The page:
The key topics of the Leibniz Institute for Astrophysics Potsdam (AIP) are cosmic magnetic fields and extragalactic astrophysics. A considerable part of the institute's efforts aim at the development of research technology in the fields of spectroscopy, robotic telescopes, and e-science. The AIP is the successor of the Berlin Observatory founded in 1700 and of the Astrophysical Observatory of Potsdam founded in 1874. The latter was the world's first observatory to emphasize explicitly the research area of astrophysics. Since 1992 the AIP is a member of the Leibniz Association.

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Facets of Solar Magnetic Fields

High-resolution G-band images.

Facets of Solar Magnetic Fields

3 September 2014. Magnetic fields on the solar surface come in many shapes and sizes. The smallest magnetic flux elements become visible in the Fraunhofer G-band, a narrow spectral region with many...

Magnetic flux ropes generated in the solar interior can become buoyant and start to rise. When such a flux loop reaches the surface, a bipolar emerging flux region (EFR) appears in the photosphere. The EFR represents the intersection of the inverse U-shaped flux bundle with the solar surface. However, only a small fraction of sunspots grows beyond this stage and matures to develop a penumbra with a radial filamentary structure that surrounds the dark core of the sunspot. This umbra can contain bright umbral dots and dark umbral cores, which are separated by bright, elongated light-bridges. One of the prime objective of the newly commissioned 1.5-meter GREGOR solar telescope is to investigate the interaction of magnetic fields and plasma motions at the highest spatial and temporal resolution.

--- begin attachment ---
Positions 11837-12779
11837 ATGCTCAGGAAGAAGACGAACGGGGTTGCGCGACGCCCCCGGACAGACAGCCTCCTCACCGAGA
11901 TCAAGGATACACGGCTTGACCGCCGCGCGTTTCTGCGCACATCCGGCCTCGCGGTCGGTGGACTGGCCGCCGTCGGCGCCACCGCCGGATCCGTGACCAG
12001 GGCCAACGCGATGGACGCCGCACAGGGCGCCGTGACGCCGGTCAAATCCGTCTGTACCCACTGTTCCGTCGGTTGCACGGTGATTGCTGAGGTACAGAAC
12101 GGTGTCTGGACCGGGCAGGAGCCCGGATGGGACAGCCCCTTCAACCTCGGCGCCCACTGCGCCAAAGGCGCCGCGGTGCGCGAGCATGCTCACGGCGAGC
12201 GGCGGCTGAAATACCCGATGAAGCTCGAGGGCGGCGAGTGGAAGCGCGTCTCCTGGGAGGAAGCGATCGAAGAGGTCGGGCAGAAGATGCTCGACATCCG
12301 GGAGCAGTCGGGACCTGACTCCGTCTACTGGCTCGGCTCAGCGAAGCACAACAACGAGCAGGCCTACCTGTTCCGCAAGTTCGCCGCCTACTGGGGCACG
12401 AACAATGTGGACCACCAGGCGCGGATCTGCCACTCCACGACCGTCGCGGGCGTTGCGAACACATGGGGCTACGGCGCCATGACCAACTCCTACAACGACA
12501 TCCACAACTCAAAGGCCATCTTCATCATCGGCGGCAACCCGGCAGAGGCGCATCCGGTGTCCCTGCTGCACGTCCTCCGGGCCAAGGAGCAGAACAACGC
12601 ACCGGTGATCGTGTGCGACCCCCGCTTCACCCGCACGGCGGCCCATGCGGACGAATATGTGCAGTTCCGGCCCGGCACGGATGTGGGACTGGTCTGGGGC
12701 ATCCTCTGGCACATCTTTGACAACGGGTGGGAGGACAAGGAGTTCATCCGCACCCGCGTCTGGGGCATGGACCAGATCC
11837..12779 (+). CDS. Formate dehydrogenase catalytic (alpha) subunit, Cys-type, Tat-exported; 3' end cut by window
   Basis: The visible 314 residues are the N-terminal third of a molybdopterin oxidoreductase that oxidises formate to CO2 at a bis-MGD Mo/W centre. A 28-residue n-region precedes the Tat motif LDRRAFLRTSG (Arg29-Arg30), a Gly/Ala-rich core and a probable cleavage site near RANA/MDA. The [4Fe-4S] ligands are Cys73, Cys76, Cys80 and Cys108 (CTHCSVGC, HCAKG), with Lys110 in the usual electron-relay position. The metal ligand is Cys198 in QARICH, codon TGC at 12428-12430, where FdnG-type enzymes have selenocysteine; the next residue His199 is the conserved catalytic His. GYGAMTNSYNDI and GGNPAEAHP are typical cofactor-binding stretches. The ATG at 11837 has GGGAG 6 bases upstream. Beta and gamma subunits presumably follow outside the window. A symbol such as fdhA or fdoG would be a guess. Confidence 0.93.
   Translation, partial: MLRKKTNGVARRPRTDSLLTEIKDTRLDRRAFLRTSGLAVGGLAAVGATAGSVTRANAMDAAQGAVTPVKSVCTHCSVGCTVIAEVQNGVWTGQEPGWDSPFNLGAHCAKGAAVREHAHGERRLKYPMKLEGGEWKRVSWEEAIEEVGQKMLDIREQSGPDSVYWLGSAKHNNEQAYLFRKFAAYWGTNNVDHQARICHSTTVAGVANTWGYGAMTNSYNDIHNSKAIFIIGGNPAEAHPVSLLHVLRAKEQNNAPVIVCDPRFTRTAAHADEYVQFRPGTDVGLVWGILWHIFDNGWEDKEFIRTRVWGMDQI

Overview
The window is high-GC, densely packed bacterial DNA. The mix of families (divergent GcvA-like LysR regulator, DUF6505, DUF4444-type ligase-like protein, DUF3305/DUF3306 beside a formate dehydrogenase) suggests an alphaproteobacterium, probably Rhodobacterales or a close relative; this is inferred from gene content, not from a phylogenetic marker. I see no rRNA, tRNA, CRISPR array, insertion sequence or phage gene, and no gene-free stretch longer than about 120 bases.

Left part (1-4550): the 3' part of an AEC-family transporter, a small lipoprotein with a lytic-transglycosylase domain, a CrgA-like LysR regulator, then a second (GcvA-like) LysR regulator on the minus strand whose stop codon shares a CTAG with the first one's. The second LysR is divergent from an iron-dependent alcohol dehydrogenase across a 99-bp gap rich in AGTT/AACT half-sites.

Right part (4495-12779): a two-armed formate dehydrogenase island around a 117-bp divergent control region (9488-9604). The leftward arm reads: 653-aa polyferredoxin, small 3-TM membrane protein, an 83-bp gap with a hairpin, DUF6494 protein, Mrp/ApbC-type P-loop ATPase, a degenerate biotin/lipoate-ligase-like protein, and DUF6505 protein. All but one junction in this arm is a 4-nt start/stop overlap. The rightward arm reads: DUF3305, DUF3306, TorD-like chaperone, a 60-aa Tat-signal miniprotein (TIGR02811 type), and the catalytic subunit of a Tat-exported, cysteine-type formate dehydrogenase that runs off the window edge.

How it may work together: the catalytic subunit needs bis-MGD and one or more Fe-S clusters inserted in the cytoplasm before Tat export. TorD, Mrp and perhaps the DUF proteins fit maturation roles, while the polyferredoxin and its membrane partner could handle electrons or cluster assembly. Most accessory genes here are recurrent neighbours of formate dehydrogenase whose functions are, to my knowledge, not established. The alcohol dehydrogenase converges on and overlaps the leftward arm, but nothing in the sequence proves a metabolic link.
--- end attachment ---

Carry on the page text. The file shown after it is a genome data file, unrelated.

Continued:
The “early science phase” of the GREGOR solar telescope started in May 2014 using the Grating Infrared Spectrograph (GRIS). The Leibniz Institute for Astrophysics Potsdam (AIP) is in charge of the GREGOR Fabry-Pérot Interferometer (GFPI), an imaging spectropolarimeter for high-resolution photospheric and chromospheric observations. AIP’s research group for Optical Solar Physics organized a 50-day observing campaign in July/August 2014, where all members and partners of the GREGOR consortium proposed scientific tasks, which were then jointly carried out by a team of experienced observers at Observatorio del Teide, Izaña, Tenerife. Data processing is in full swing and the initial outcome indicates excellent performance of telescope and instruments. First scientific results will be presented at the fall meeting of the Astronomische Gesellschaft in Bamberg on 2014 September 25/26 in a special forum dedicated to “High-Resolution Solar Physics”.

The 1.5-meter GREGOR solar telescope was built by a German consortium under the leadership of the Kiepenheuer Institute for Solar Physics in Freiburg with the Leibniz Institute for Astrophysics Potsdam, the Institute for Astrophysics Göttingen, and the Max Planck Institute for Solar System Research in Göttingen as partners, and with contributions by the Instituto de Astrofísica de Canarias and the Astronomical Institute of the Academy of Sciences of the Czech Republic.

 

Picture
click to enlarge

High-resolution G-band images. bright points, pores, an emerging flux region, and a sunspot with umbral dots and light-bridges. The data were captured with the Blue Imaging Channel (BIC) of the GFPI in July 2014.

Movie: click

 

Media Contact: Kerstin Mork , +49 331 7499 469, presse@aip.de